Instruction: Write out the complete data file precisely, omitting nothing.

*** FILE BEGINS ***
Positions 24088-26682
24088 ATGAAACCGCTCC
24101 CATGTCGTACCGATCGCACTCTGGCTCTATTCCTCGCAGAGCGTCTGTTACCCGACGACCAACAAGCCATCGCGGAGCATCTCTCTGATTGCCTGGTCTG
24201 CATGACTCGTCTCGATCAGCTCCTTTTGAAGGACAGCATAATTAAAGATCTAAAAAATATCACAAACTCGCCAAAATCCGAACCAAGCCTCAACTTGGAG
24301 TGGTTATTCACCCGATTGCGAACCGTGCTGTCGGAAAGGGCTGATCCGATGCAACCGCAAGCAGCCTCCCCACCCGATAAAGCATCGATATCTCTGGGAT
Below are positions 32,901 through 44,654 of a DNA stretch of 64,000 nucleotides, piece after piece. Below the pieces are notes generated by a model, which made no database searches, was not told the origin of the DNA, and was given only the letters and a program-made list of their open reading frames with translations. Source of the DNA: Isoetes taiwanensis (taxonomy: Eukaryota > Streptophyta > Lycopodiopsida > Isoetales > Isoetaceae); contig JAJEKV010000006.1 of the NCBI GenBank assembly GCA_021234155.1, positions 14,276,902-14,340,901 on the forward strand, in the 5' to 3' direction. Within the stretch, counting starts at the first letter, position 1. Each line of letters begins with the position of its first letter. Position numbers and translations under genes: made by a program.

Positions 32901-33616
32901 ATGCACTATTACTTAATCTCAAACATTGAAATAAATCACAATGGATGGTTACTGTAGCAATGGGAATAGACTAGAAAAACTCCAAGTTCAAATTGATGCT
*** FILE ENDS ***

Positions 24088-26682
24088 ATGAAACCGCTCC
24101 CATGTCGTACCGATCGCACTCTGGCTCTATTCCTCGCAGAGCGTCTGTTACCCGACGACCAACAAGCCATCGCGGAGCATCTCTCTGATTGCCTGGTCTG
24201 CATGACTCGTCTCGATCAGCTCCTTTTGAAGGACAGCATAATTAAAGATCTAAAAAATATCACAAACTCGCCAAAATCCGAACCAAGCCTCAACTTGGAG
24301 TGGTTATTCACCCGATTGCGAACCGTGCTGTCGGAAAGGGCTGATCCGATGCAACCGCAAGCAGCCTCCCCACCCGATAAAGCATCGATATCTCTGGGAT
Below are positions 32,901 through 44,654 of a DNA stretch of 64,000 nucleotides, piece after piece. Below the pieces are notes generated by a model, which made no database searches, was not told the origin of the DNA, and was given only the letters and a program-made list of their open reading frames with translations. Source of the DNA: Isoetes taiwanensis (taxonomy: Eukaryota > Streptophyta > Lycopodiopsida > Isoetales > Isoetaceae); contig JAJEKV010000006.1 of the NCBI GenBank assembly GCA_021234155.1, positions 14,276,902-14,340,901 on the forward strand, in the 5' to 3' direction. Within the stretch, counting starts at the first letter, position 1. Each line of letters begins with the position of its first letter. Position numbers and translations under genes: made by a program.

Positions 32901-33616
32901 ATGCACTATTACTTAATCTCAAACATTGAAATAAATCACAATGGATGGTTACTGTAGCAATGGGAATAGACTAGAAAAACTCCAAGTTCAAATTGATGCT